Inappropriate Multi-Target Stool DNA Use for Colorectal Cancer Screening: Risks, Compliance, and Outcomes.
Background Inappropriate or "off-label" use of multi-target stool DNA (mt-sDNA) tests refers to their use in patients for whom colonoscopy or no testing at all is warranted. Examples include a positive family history of colorectal cancer, a history of inflammatory bowel disease, or medical issues necessitating diagnostic colonoscopy, among others. Current understanding of off-label mt-sDNA use for colorectal cancer screening, its associated risks, and outcomes is lacking. We examined off-label mt-sDNA prescription and compliance with testing in an outpatient setting in southeast Michigan. Aims The primary aims of the study were determining the extent of off-label mt-sDNA testing and compliance, and results of all testing, as well as demographic factors associated with off-label prescriptions. The secondary aims were to examine explanations for incomplete testing and factors contributing to successful completion. Methods Using a retrospective design, we identified mt-sDNA orders from outpatient internal medicine clinics between January 1, 2018, to July 31, 2019, to evaluate the proportion of off-label mt-sDNA, results of testing, and follow-up colonoscopies up to one year after order placement. Patients were categorized as "off-label" if any inappropriate criteria were met. Statistical analysis was performed for primary and secondary outcomes. Results From 679 mt-sDNA orders within the study period, 81 (12.1%) had at least one off-label criterion for testing. In total, 404/679 (59.5%) patients completed testing. Lack of follow-up comprised the majority of incompletions (216/275; 78.6%). Only 52 (70.3%) out of 74 positive results were followed by diagnostic colonoscopy. Retired employment status (OR = 1.87; 95%CI, 1.17-2.98; P = 0.008) and age of 76 years or older (OR = 2.28; 95%CI, 0.99-5.21; P = 0.044) were significantly associated with increased risk of off-label mt-sDNA prescription. Increasing age range was associated with higher test completion (χ2 (5) = 12.085, p = 0.034). Multinomial logistic regression revealed an increasing age range (OR = 1.29; 95% CI, 1.09-1.54; P = 0.004), predictive of a positive mt-sDNA result for both groups. There was no significant difference between off-label or on-label groups in the mean number of resected polyps or pathology scores on follow-up colonoscopy. Conclusions Off-label mt-sDNA use remains a concern in the outpatient setting. Compliance for test completion and follow-up colonoscopy for positive results require further improvement. Our findings shed new light on the factors associated with off-label testing while reiterating its burden. We also describe common reasons for incomplete tests in an attempt to augment future colorectal cancer (CRC) screening initiatives.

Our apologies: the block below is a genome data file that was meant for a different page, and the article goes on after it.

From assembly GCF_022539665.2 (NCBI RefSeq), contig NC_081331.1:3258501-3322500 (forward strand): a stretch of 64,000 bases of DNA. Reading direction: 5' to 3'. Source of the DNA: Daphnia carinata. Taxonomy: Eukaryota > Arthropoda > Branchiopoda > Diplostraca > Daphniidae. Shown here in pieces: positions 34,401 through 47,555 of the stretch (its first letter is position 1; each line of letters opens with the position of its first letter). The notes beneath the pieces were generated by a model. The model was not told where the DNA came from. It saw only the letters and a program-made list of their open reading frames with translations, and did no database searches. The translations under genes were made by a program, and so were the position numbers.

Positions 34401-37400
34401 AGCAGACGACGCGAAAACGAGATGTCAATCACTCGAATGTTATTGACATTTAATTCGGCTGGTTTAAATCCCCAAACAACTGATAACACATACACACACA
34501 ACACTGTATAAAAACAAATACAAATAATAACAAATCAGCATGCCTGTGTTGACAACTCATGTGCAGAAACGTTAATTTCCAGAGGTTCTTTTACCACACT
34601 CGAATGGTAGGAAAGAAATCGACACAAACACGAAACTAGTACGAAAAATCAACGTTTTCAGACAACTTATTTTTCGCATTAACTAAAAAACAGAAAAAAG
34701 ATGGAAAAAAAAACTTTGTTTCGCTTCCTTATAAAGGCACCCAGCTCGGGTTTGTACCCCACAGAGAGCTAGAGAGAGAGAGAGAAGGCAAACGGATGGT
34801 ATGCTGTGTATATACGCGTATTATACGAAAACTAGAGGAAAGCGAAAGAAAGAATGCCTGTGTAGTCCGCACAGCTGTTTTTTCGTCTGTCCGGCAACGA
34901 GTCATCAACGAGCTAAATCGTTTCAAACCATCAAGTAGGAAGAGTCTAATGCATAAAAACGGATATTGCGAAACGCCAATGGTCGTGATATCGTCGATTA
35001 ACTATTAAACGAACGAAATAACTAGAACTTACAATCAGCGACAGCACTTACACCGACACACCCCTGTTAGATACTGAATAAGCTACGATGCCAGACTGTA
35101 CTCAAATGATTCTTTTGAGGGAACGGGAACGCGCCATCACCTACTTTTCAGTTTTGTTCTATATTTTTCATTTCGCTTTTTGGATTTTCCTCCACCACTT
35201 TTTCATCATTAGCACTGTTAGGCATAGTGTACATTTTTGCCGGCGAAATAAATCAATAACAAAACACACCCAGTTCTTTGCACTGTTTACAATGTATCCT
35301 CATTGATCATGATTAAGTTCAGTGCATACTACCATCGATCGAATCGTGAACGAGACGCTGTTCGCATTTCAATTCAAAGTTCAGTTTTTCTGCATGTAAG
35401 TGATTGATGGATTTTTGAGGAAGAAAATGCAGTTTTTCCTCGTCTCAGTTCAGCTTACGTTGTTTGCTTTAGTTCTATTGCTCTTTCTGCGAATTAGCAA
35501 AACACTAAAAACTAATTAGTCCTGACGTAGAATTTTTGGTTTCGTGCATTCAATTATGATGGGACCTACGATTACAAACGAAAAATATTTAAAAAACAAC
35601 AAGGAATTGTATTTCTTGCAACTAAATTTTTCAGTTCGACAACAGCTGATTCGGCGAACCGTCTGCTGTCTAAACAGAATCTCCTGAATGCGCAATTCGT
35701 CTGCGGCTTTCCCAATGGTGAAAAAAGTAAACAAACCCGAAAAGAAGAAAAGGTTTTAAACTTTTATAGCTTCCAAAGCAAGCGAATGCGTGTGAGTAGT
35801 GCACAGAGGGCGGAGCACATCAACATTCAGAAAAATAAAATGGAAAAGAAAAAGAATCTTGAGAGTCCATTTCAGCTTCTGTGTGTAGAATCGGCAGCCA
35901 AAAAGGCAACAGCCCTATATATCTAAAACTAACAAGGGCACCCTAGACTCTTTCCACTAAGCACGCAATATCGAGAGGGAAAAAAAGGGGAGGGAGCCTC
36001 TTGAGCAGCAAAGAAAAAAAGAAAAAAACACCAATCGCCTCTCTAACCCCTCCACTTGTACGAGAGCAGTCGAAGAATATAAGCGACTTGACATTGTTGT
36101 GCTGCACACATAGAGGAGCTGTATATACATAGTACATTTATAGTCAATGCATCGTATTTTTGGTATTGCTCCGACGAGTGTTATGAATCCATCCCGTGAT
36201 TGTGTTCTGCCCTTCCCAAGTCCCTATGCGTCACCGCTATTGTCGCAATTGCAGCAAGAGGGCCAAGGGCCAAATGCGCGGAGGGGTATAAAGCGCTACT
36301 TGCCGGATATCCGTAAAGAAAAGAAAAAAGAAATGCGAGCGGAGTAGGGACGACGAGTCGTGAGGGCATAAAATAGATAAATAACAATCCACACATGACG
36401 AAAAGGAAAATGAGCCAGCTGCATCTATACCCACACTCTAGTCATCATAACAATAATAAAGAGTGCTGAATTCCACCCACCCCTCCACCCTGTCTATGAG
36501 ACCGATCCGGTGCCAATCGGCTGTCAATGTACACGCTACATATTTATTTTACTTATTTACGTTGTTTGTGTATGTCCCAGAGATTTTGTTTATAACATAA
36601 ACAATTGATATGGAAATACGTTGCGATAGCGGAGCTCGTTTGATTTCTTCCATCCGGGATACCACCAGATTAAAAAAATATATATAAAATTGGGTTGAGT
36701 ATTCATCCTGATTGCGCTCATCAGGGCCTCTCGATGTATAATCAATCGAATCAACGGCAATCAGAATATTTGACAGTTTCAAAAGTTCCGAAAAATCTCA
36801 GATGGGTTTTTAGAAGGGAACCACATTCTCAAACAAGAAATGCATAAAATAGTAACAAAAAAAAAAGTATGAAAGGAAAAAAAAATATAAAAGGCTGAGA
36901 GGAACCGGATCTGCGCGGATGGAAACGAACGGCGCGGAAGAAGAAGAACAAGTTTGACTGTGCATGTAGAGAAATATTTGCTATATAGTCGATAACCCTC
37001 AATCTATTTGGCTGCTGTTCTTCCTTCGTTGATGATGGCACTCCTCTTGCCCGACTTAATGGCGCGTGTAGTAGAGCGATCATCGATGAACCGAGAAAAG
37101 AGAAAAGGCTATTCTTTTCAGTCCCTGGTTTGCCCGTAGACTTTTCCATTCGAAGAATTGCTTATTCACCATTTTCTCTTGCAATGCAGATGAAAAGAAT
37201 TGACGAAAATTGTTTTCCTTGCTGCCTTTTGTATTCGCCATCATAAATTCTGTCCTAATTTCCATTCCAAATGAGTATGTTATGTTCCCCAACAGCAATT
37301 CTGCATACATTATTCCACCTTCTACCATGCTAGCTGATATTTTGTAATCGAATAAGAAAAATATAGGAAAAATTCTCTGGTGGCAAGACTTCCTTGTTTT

Lazar NJ, Khreisat A, AlKloub R, Al-Hillan A, Duffy M. inappropriate multi-target stool dna use for colorectal cancer screening: risks, compliance, and outcomes. Cureus. 2023 Jun 16;15(6):e40506. doi: 10.7759/cureus.40506. PMID: 37397671.